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what I want to do is construct a moq for I1 - which is fine ... however in the course of the method that I am testing that uses this mock I need to cast it to I2 in order to access some properties that are not on I1

Interface I1 
{ int AProperty{get;set;}}

Interface I2
{int AnotherProperty{get;set;}}

I then have some objects

Class O1 : I1 {}


Class O2 : O1 , I2 {}

the problem is that when i have an instance of a I2 implementing object I can cast it to I1 in order to access the methods that are implmented through that interface. In code this is not a problem and everythign works as expected.

The only problem comes when writing a unit test on that class.

The interfaces also expose a method called GetNewInstance which returns an initialised instance of the the implementing object cast into the IGetNewInstance interface ... i can usually mock this fine and make it return itself (and so I keep working with the mock object).

however when you try to cast this returned object of type I2 into I1 a null reference results - this makes sense as the mock object that implements I2 does not inherit from anything that inherits I1.

the question is how can i force the mock object to inherit from both I1 ansd I2 at the same time?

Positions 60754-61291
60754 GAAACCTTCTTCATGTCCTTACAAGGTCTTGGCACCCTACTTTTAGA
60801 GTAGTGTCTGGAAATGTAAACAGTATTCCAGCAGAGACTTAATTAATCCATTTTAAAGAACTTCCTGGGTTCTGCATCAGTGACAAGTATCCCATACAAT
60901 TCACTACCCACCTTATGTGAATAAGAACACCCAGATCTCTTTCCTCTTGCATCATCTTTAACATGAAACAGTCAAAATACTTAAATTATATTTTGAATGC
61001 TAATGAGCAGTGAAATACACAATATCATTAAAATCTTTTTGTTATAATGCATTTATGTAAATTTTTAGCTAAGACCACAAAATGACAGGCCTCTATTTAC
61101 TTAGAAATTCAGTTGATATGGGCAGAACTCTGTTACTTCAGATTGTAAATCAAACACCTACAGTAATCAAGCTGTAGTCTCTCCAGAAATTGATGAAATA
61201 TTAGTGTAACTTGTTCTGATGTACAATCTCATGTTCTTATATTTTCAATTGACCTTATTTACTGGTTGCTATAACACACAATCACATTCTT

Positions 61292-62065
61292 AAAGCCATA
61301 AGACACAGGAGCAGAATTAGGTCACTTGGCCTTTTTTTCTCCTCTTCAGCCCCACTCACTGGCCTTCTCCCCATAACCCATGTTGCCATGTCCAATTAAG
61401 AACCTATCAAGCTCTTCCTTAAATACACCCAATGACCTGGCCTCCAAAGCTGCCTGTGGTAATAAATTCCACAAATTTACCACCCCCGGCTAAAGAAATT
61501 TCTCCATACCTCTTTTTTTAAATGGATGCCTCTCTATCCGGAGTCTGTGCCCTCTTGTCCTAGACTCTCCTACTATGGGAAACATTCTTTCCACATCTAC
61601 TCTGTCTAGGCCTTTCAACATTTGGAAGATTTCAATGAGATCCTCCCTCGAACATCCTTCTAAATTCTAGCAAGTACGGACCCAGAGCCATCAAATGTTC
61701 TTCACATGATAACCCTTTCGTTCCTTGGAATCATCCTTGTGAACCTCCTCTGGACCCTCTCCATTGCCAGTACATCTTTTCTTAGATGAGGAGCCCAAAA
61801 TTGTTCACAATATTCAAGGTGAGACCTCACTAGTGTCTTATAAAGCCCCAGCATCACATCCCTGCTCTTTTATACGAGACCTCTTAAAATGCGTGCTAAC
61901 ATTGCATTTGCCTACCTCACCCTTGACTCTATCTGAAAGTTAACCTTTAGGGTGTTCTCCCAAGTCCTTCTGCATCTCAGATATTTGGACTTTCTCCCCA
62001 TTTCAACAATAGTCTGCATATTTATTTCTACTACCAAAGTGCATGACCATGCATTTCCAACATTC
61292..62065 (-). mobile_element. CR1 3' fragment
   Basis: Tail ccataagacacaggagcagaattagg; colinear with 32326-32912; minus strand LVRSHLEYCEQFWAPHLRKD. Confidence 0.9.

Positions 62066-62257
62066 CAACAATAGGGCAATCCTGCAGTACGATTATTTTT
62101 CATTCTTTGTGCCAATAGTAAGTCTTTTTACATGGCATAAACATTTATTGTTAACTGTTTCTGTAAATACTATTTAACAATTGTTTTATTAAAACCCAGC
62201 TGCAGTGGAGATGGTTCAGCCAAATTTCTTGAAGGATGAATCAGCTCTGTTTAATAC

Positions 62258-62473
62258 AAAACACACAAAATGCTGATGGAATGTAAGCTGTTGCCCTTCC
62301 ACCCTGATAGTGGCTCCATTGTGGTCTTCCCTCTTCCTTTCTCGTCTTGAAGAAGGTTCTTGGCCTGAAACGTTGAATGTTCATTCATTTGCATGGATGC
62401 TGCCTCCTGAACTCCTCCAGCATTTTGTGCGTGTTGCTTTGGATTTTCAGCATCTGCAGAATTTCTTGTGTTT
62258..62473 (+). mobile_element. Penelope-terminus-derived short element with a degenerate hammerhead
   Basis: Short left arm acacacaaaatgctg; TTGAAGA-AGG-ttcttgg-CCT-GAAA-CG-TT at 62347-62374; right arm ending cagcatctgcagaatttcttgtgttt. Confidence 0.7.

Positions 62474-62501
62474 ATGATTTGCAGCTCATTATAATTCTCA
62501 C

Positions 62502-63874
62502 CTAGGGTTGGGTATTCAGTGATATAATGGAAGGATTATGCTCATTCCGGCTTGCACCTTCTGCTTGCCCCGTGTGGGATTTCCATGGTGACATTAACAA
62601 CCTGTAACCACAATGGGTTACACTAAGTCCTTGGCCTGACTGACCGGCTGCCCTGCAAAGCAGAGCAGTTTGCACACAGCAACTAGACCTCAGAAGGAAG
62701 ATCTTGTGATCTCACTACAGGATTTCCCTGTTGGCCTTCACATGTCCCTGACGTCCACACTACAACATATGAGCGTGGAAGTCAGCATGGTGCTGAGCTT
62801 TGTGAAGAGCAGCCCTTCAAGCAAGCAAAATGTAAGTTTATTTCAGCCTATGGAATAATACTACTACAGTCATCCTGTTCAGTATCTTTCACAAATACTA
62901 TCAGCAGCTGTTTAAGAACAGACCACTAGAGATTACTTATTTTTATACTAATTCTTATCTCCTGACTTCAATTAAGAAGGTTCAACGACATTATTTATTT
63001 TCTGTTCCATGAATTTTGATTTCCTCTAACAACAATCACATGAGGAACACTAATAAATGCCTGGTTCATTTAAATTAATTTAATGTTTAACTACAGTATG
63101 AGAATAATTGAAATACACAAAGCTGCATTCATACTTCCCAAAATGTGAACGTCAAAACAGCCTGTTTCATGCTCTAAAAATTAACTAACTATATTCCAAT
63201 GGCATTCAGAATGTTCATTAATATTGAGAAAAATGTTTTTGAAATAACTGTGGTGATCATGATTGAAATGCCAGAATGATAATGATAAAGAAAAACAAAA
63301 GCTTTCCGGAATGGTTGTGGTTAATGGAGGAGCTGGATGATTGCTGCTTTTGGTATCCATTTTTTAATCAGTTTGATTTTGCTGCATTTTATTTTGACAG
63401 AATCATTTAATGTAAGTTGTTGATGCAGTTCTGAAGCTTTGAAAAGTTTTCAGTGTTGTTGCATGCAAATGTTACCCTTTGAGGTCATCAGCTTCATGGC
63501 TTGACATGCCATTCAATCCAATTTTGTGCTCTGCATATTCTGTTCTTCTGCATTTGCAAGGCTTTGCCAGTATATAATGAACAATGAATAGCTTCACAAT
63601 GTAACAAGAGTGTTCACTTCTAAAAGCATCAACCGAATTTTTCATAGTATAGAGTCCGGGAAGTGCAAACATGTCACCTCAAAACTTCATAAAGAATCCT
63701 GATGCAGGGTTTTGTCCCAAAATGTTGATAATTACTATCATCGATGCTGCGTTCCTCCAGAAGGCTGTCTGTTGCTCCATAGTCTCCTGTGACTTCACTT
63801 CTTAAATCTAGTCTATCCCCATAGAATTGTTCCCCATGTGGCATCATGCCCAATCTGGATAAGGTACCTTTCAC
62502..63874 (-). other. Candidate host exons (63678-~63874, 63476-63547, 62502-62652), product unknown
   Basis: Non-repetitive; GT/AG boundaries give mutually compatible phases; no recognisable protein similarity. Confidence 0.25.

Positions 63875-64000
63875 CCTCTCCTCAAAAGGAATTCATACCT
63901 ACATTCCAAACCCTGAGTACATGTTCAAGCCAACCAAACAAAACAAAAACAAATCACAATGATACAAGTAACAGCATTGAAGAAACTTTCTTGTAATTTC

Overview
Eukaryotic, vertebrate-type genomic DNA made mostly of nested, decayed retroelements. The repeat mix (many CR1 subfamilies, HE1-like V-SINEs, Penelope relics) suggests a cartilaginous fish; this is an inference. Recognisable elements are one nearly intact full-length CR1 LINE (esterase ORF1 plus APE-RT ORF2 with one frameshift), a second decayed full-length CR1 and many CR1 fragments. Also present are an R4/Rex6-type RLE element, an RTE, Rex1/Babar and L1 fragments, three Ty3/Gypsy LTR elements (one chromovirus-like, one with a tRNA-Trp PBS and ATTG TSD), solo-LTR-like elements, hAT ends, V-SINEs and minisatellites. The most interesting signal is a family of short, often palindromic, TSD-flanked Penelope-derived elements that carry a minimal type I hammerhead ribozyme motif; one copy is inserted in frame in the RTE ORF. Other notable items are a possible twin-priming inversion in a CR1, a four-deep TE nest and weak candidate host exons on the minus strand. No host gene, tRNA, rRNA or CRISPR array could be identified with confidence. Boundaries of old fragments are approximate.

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1 Answer 1

up vote 44 down vote accepted

The way I understand you, you want to create a mock that implements two interfaces. With Moq, that is as simple as this:

var mock = new Mock<IFoo>(); // Creates a mock from IFoo
mock.As<IBar>(); // Adds IBar to the mock

Now, you can set up expectations and use your mock as you would normally use the object implementing both IFoo and IBar.

For your GetNewInstance method, you can just set up an expectation that returns the mock itself.

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cool, thankyou - this is exactly what i needed. –  John Nicholas Aug 18 '10 at 8:08
BTW to anyone reading when you do the setups you have to use the mock.AS<IBAR>.Setup(......) –  John Nicholas Aug 23 '10 at 15:57

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